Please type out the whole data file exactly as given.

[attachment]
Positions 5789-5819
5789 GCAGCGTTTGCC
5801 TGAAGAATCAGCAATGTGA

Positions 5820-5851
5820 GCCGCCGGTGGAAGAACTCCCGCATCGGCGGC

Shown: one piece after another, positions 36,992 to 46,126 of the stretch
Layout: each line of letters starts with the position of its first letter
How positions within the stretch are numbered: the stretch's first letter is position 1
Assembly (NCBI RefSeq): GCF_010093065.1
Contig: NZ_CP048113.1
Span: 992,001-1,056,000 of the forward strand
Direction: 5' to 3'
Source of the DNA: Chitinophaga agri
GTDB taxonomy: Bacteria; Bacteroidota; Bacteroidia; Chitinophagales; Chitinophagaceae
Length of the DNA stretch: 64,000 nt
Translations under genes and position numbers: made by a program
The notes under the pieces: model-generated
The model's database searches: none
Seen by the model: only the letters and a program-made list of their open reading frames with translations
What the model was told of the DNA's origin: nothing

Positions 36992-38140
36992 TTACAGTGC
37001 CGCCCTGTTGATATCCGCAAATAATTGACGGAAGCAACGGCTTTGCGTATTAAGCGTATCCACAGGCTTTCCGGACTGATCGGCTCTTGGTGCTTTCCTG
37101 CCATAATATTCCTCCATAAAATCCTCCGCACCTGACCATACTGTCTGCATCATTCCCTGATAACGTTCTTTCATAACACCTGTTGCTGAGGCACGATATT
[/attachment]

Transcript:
Positions 5789-5819
5789 GCAGCGTTTGCC
5801 TGAAGAATCAGCAATGTGA

Positions 5820-5851
5820 GCCGCCGGTGGAAGAACTCCCGCATCGGCGGC

Shown: one piece after another, positions 36,992 to 46,126 of the stretch
Layout: each line of letters starts with the position of its first letter
How positions within the stretch are numbered: the stretch's first letter is position 1
Assembly (NCBI RefSeq): GCF_010093065.1
Contig: NZ_CP048113.1
Span: 992,001-1,056,000 of the forward strand
Direction: 5' to 3'
Source of the DNA: Chitinophaga agri
GTDB taxonomy: Bacteria; Bacteroidota; Bacteroidia; Chitinophagales; Chitinophagaceae
Length of the DNA stretch: 64,000 nt
Translations under genes and position numbers: made by a program
The notes under the pieces: model-generated
The model's database searches: none
Seen by the model: only the letters and a program-made list of their open reading frames with translations
What the model was told of the DNA's origin: nothing

Positions 36992-38140
36992 TTACAGTGC
37001 CGCCCTGTTGATATCCGCAAATAATTGACGGAAGCAACGGCTTTGCGTATTAAGCGTATCCACAGGCTTTCCGGACTGATCGGCTCTTGGTGCTTTCCTG
37101 CCATAATATTCCTCCATAAAATCCTCCGCACCTGACCATACTGTCTGCATCATTCCCTGATAACGTTCTTTCATAACACCTGTTGCTGAGGCACGATATT